When war began, she was 20 years old and forced to abandon her dream of studying at Oxford to help the war effort like many women of her generation. Along the way, she became a nurse to care for the wounded, lost the man she truly loved as a result of the trying times, and encountered unimaginable terrors of war.

Published in 1933, this book is truly as prevalent, powerful and moving back then as it is now.

If you have any books that you would like to share with us on this subject, please comment below.

Top Spooky Reads

To get in the Halloween spirit, we’ve put together a list of our top spooky reads which you can find at Lost in Books.

It doesn’t matter whether you’re a tricker or a treater, you can be sure to delve into these books and unleash the weird, the wonderful and the whimsical … and perhaps even the downright frightening.

The Switching Hour: Damaris Young

The Switching Hour by Damaris Young

What lurks in the dark? Monsters, bad dreams or the power to change the world as we know it completely? Well, in The Switching Hour, how about all three? This is a wonderfully atmospheric middle grade debut from Damaris Young, which tackles themes of loss, friendship and the universal childhood fear of the dark. When everything depends on the bravery of protagonist Amaya to rescue her little brother from a monster deep in the forest, she only has to remember one thing: Never let the outside in.

Amelia Fang and the Half Moon Holiday: Laura Ellen Anderson

Amelia Fang and the Half Moon Holiday

For those after a wickedly charming tale about a girl vampire with an appetite for adventure, Amelia Fang is the perfect read. With this book being the fourth in the series, the story follows Amelia and her friends as they discover an ancient curse during their half moon holiday. The only thing is, it turns them into teeny, tiny bugs. Join them in their mission to lift the curse before they’re stuck as bugs forever.

This treasured series is guaranteed to get little ones longing to be vampires and chasing after their own ghostly adventures.

Frankissstein: Jeanette Winterson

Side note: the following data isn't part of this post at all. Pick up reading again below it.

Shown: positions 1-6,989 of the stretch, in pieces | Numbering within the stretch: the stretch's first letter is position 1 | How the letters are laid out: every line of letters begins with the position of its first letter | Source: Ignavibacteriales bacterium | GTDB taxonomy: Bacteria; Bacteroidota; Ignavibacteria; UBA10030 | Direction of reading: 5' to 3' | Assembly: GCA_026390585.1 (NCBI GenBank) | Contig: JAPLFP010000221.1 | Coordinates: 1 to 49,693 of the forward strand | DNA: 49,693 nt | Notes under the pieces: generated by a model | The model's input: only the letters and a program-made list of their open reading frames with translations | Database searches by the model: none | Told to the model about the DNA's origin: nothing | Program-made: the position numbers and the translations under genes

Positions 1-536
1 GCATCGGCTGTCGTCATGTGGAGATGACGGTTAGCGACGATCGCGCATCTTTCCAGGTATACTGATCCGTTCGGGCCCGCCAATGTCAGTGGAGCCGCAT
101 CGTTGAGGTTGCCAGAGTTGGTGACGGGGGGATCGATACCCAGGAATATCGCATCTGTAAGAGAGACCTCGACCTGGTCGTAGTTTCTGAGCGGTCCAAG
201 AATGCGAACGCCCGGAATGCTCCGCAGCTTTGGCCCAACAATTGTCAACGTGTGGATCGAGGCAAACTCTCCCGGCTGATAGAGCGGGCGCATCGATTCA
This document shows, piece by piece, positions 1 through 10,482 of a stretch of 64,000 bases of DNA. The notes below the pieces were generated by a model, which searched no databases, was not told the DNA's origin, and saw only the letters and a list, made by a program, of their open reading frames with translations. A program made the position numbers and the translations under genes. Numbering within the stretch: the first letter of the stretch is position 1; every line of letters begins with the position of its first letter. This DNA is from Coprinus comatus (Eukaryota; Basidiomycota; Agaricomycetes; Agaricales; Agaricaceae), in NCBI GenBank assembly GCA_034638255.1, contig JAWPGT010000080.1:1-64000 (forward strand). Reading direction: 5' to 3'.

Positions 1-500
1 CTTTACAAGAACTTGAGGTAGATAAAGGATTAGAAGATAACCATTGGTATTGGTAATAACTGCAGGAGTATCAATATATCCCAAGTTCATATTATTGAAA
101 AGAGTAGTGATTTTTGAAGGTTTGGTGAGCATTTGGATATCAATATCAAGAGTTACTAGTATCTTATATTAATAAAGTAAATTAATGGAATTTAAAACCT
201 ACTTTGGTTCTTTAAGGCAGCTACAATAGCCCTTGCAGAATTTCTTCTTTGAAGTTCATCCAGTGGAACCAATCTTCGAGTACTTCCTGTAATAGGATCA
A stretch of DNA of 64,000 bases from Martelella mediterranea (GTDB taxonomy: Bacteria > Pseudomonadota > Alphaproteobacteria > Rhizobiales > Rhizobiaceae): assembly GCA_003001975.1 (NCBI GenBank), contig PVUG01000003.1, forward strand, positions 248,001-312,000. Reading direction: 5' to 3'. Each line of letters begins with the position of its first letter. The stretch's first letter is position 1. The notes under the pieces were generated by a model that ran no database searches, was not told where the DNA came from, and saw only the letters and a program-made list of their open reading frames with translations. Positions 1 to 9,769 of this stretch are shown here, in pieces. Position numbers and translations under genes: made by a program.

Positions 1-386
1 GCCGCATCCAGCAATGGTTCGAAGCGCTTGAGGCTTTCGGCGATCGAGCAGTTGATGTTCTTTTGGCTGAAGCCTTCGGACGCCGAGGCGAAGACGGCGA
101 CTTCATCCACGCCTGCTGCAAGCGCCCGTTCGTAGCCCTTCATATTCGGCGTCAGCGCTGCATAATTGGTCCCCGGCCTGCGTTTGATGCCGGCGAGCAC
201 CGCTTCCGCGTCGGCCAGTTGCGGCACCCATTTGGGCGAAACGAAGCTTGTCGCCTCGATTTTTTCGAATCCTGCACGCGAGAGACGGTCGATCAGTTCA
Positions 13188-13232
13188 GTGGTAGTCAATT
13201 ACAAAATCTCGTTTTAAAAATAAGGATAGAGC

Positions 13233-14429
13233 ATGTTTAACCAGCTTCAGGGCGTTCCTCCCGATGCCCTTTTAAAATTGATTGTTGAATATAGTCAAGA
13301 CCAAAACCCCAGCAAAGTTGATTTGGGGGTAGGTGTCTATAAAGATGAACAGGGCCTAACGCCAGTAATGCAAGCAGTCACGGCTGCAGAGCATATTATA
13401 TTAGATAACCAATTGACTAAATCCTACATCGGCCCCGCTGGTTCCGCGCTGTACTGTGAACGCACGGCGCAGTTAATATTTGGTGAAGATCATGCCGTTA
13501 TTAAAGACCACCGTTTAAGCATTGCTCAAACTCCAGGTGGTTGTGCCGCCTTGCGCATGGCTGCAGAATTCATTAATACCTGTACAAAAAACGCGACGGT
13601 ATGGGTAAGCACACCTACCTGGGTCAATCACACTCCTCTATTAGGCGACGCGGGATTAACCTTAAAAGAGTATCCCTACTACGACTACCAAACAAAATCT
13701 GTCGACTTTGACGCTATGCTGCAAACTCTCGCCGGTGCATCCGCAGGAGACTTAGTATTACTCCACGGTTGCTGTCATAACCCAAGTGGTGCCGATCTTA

Frankissstein by Jeanette Winterson

One of the biggest LGBT releases of 2019, this book echoes Mary Shelley’s Frankenstein in a world where the dead are about to come back to life. Spanning from 1816 to the not so distant future, where the threat of artificial intelligence coming to life is abundantly real, this book from prolific author Jeanette Winterson was longlisted for the Booker Prize and is a dark satire on modern society today.

The Doll Factory: Elizabeth Macneal

The Doll Factory by Elizabeth Macneal

Despite the beautiful cover, this book is a spine chilling read filled with shadowy Victorian streets, forbidden love, and dark obsession. With a dazzling and determined heroine, The Doll Factory gives readers a glimpse into the world of the famous Pre-Raphaelite brotherhood and their artistry, Victorian class division and the unsettling secrets held deep within its streets.

The Institute: Stephen King

The Institute by Stephen King

The aptly named ‘King’ of horror fiction brings a new wave of fear to reader’s hearts with his new novel of 2019. Deep in the woods, kids with powerful and gifted abilities (think telekinesis and telepathy) are being abducted and held by scientists to develop a new technological advancement, but it seems two kids in particular are more than a match for their captors and it doesn’t take long before bravery, the fight for freedom, and relentless superpowers are unleashed with a vengeance.